Important Safety Information for Clomid®️ (clomiphene citrate)
What is the FDA-approved use of Clomid®️?
Clomid citrate is indicated for the treatment of ovulatory dysfunction in women who want to become pregnant. The drug works by increasing the amount of hormones that support the growth and release of a mature egg (ovulation).
Your provider may also recommend the use of Clomid to increase testosterone levels in men with low testosterone.
Who should not use Clomid?
Do not use Clomid if:
You have a known allergic reaction to clomiphene citrate, the active ingredient in Clomid.
You have ever had problems with your liver.
You have any of these health problems: adrenal gland disease, brain tumor, pituitary gland disease, or thyroid gland disease.
If you were assigned female at birth, you should not use Clomid if:
You have any of these health problems: endometriosis, endometrial cancer, enlarged ovaries or ovarian cysts, high levels of prolactin in the blood, or low levels of estrogen in the blood.
Your ovaries no longer make eggs, also called primary ovarian failure.
You have unexplained vaginal bleeding.
You are pregnant or may be pregnant.
How should I take Clomid?
Clomid comes as a tablet and is taken by mouth. Take Clomid exactly as directed by your provider, and don’t take more or less of it or take it more often than prescribed. Your dosage is based on your medical condition and response to therapy.
Unless your provider tells you otherwise, you can continue your normal diet.
What should I tell my provider before using Clomid?
It’s important to tell your provider all of the medications you are currently taking, including prescription, over-the-counter medications, vitamins, and herbal and dietary supplements.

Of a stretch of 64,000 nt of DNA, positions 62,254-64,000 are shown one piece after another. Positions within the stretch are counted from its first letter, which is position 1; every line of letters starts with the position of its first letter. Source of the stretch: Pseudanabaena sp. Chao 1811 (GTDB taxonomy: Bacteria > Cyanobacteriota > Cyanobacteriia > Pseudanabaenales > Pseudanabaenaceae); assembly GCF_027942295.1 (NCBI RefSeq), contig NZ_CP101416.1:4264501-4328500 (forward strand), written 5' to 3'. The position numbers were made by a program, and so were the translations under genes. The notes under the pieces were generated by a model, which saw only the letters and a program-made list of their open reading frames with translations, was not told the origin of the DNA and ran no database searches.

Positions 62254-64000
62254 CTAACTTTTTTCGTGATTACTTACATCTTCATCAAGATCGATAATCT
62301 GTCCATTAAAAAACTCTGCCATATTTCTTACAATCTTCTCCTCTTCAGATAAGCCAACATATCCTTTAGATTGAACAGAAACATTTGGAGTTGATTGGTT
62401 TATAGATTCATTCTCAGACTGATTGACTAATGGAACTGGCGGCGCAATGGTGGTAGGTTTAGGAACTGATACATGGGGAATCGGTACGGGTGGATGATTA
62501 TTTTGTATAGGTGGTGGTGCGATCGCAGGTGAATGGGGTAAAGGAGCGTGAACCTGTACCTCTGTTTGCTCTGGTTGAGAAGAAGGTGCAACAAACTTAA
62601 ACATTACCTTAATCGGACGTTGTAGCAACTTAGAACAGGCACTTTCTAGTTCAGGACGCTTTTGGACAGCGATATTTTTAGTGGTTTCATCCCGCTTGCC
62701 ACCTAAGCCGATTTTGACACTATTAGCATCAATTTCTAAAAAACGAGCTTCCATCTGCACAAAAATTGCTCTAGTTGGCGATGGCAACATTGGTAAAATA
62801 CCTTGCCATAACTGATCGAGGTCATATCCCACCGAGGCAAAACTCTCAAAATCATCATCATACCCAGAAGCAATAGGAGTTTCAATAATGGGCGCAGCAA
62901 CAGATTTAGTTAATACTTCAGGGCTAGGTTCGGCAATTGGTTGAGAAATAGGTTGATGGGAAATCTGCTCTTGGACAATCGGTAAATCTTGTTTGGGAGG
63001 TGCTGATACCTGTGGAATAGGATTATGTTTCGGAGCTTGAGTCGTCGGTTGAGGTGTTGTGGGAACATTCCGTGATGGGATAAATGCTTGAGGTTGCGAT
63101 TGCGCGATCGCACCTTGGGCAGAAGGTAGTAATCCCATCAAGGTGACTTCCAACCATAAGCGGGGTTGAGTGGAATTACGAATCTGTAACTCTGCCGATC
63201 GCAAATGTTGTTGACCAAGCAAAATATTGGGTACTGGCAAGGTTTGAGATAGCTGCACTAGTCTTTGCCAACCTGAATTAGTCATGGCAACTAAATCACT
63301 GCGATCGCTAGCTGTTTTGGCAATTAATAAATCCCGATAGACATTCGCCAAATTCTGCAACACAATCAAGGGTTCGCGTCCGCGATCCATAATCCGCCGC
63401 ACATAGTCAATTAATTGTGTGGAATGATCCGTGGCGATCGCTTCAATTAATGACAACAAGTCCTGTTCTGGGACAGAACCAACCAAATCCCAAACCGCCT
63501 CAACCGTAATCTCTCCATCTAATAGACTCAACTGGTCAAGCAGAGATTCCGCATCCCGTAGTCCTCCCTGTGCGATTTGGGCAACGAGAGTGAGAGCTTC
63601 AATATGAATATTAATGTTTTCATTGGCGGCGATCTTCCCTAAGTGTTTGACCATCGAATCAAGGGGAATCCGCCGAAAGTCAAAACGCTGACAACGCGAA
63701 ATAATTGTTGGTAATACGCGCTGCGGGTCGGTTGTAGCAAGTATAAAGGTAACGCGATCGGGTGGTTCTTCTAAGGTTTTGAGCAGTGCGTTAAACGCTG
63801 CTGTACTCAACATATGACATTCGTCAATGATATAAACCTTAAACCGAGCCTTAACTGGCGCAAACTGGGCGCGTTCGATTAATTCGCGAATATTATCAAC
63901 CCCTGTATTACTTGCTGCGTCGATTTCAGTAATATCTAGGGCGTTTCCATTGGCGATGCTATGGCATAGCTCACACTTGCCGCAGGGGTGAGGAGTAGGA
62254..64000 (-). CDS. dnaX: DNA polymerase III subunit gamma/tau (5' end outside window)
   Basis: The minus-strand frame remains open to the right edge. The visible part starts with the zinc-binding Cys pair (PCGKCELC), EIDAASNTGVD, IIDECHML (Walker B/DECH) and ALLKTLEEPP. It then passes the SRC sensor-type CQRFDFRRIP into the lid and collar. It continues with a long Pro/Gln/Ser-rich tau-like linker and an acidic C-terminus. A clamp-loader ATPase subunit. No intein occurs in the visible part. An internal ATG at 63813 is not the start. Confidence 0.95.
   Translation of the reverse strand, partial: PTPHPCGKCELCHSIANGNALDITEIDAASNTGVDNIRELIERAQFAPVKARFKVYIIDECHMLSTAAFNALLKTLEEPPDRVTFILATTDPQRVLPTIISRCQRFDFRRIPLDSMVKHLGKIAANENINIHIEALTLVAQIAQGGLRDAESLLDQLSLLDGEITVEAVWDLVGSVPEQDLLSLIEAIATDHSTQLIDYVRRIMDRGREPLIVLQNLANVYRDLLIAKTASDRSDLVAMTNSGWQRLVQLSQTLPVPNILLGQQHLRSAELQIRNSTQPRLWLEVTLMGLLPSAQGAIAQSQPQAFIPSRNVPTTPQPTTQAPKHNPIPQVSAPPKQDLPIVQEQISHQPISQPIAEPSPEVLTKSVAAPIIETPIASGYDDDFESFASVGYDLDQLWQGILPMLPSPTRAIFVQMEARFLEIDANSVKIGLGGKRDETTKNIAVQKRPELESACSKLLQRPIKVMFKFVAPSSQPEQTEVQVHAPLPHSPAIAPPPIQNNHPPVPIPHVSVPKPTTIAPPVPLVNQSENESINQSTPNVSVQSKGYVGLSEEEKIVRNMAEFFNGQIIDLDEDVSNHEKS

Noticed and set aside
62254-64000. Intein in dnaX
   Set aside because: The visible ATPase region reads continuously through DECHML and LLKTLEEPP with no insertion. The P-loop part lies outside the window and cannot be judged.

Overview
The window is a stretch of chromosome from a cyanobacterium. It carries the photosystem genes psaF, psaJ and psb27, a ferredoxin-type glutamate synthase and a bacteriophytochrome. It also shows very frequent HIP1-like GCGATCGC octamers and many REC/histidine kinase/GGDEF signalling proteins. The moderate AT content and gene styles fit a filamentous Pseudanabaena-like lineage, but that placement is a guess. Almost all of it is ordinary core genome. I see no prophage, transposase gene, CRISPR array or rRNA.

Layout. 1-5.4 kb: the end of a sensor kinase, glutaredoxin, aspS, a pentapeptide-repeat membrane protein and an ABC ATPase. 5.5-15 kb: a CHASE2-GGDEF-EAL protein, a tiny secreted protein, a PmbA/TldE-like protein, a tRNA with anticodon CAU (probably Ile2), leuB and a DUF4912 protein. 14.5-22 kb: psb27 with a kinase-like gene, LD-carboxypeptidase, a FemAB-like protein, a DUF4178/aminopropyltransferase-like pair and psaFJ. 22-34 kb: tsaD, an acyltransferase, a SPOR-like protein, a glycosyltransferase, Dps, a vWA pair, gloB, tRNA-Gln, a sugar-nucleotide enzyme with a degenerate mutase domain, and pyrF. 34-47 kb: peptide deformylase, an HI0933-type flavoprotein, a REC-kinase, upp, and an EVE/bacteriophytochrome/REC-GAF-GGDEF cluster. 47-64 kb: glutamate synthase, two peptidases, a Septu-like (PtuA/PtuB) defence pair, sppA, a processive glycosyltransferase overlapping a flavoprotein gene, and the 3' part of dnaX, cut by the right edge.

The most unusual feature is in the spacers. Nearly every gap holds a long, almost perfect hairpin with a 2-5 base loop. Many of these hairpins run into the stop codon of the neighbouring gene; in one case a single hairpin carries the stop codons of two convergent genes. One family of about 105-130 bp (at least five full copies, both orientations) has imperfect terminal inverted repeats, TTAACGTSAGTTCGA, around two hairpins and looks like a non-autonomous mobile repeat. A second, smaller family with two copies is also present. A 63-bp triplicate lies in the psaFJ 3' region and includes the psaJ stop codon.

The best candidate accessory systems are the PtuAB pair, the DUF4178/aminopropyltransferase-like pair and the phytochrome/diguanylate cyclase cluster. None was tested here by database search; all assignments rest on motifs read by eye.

Withholding or providing inaccurate information about your health and medical history to obtain treatment may result in harm.
What are the most serious side effects that I or a caregiver should monitor for when taking Clomid?
If you are experiencing a medical emergency, call 911 or seek immediate medical attention.
Clomid can cause rare, but potentially serious side effects:
Visual symptoms: This medication can cause blurred eyesight, seeing spots or flashes, or double vision. These symptoms may show up or get worse in bright light. Most often, eyesight gets back to normal when the drug is stopped. Do not drive a car or operate machinery, especially in poor lighting, until you know how this medication affects you.
Increased triglyceride levels: Can occur with longer duration of treatment with clomiphene. You should be monitored for triglyceride levels if you have preexisting hyperlipidemia or family history of hyperlipidemia.
If you were assigned female at birth, these serious side effects may occur:
Ovarian hyperstimulation syndrome (OHSS): Call your provider right away if you have severe stomach pain or bloating; a very upset stomach, throwing up, or diarrhea; a big weight gain; shortness of breath; or change in how much urine is passed.
Ovarian cancer: In women, long-term use of clomiphene may increase the risk of ovarian cancer, but a causal relationship has not been determined yet.
Multiple pregnancy: Clomid increases the chance of multiple pregnancy (twins or more).
What are the most common side effects of Clomid?
Flushing (feeling of warmth)
Abdominal pain and discomfort
Nausea and vomiting
You are encouraged to report negative side effects of prescription products to the FDA. Visit www.fda.gov/medwatch or call 1-800-FDA-1088.
This information is not comprehensive. Please see the full Prescribing Information for complete safety information.